Nalandabodhi.org has posted a Q & A I did with Nalandabodhi Canada as part of the latter’s series of exchanges with the Mitras of Nalandabodhi on the six paramitas. Il ya une traduction en français aussi! Thanks to Nalandabodhi Canada for this initiative, and to its members who provided the French translation as well. Here’s an excerpt of the article:

Why is generosity the first paramita? 

Our habitual minds are very much oriented to focusing outwardly, and particularly on our possessions, whereas the path to awakening has a lot to do with relaxing our tight minds and opening up our awareness. That’s one way we could look at the Mahayana’s approach to the “accumulation of merit”: we want to open our minds up by getting its tendrils connected to the experience of other beings.

Click through here for the full Q & A. Enjoy!

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Remembering impermanence also helps our bodhicitta practice: to help others, we need to help specific sentient beings, starting with the ones most proximate to us. However, we don’t have all the time in the world to do that. So we remember impermanence and kick things into gear. The side-effect of this is benefit to ourselves, because we end up carrying around less of what we don’t need.

My biweekly post this Thursday at the Interdependence Project’s website is called “What is Merit?” It originally appeared right here at Parijata Press on February 25, 2013. Here’s an excerpt to jog the memory:

One of the stickier concepts from Indo-Tibetan Buddhism that is difficult to translate, both into the English language and in Western culture, is “merit” (Tib. བསོད་ནམས་ bsod nams, Skt. punya). There is also another tricky layer to this notion: the idea that there is an “accumulation” of merit that needs to be “perfected” in order to be able to awaken completely. What does all of this mean?

For starters, and has been acknowledged by many teachers, the words “merit” and “accumulation” themselves can often present challenges to making a beneficial connection with the principles that they point to. “Merit” can conjure an unhelpful sense of “trying to be a good Buddhist,” while “accumulation” feels like it has a bit too much overlap with a materialistic approach, with not enough acknowledgment of contentment.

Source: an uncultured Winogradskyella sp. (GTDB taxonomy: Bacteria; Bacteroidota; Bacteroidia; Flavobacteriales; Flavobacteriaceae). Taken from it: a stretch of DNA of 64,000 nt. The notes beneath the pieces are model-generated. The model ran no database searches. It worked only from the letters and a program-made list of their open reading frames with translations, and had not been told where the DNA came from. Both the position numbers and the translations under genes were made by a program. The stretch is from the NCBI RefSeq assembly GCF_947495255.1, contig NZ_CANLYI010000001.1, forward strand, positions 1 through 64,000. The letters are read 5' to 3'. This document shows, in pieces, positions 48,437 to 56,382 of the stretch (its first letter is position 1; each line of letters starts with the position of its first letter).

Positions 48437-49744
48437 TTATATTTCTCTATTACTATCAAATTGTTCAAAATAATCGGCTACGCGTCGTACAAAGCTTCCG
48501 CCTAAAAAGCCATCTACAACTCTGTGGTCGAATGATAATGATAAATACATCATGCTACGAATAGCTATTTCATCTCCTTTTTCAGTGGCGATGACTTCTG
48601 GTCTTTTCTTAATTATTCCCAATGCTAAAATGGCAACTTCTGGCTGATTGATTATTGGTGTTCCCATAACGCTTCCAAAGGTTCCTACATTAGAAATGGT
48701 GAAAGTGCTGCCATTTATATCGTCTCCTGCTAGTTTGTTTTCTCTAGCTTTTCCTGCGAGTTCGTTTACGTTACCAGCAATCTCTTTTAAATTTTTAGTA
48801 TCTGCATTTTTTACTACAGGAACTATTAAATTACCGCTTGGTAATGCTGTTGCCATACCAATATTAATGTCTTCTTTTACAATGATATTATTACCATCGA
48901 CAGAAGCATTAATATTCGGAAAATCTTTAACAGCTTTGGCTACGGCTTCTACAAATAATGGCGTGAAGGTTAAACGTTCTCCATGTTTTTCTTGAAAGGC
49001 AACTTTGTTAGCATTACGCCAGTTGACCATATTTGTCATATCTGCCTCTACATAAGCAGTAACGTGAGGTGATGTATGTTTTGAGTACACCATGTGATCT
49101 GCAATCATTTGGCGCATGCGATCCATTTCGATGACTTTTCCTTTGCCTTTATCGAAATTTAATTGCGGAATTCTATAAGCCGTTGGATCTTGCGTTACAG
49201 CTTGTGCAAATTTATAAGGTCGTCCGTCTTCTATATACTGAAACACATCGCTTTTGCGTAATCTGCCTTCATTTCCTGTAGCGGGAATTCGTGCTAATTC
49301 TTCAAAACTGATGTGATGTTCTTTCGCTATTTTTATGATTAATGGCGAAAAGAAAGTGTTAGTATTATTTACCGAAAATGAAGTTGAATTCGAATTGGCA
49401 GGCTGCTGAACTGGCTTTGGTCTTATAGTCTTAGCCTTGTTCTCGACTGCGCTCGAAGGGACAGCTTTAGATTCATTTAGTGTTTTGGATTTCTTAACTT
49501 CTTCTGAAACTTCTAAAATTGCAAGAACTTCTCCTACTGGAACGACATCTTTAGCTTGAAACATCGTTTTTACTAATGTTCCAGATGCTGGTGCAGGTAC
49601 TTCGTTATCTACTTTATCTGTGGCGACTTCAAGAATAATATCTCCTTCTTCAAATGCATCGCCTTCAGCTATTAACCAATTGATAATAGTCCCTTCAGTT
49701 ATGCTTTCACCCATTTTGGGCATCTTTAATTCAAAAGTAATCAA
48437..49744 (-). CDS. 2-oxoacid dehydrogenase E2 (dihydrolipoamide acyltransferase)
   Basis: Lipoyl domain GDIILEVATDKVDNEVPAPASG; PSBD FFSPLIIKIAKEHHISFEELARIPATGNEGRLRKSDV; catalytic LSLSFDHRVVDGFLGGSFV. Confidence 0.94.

Let’s start with the “merit” part. Normative English usage may point us to “being good or worthy,” but in Buddhism what we are talking about is a fundamental quality of positivity, benefit, goodness, and wholeness. If all conditioned things are interdependent, then merit is what happens when a process of interdependence is initiated by a positive intention and is supported by that intention throughout its course of development. Merit is positive interdependence.

Click through here to read it over at the IDP blog; you’ll find a host other great posts there too.

My latest post at the Interdependence Project’s website is up. This one looks at the three types of compassion:

The starting-point “definition” of compassion is that it is a “wish for sentient beings to be free from suffering.” As many others have noted, the etymology of the English word compassion points to the meaning “to suffer together with.” Learning to “suffer with” another is a very important preparation for developing the “wish to free” a sentient being from suffering: if we can become willing to let the pain of others really touch our hearts, we will be setting the stage for allowing our compassion’s creativity to come forward. That willingness could be nurtured at first by the basic practice of sitting meditation. When we sit, one of the capacities we are developing is not to let our heart of empathy become buried or unnoticed due to our mental chatter.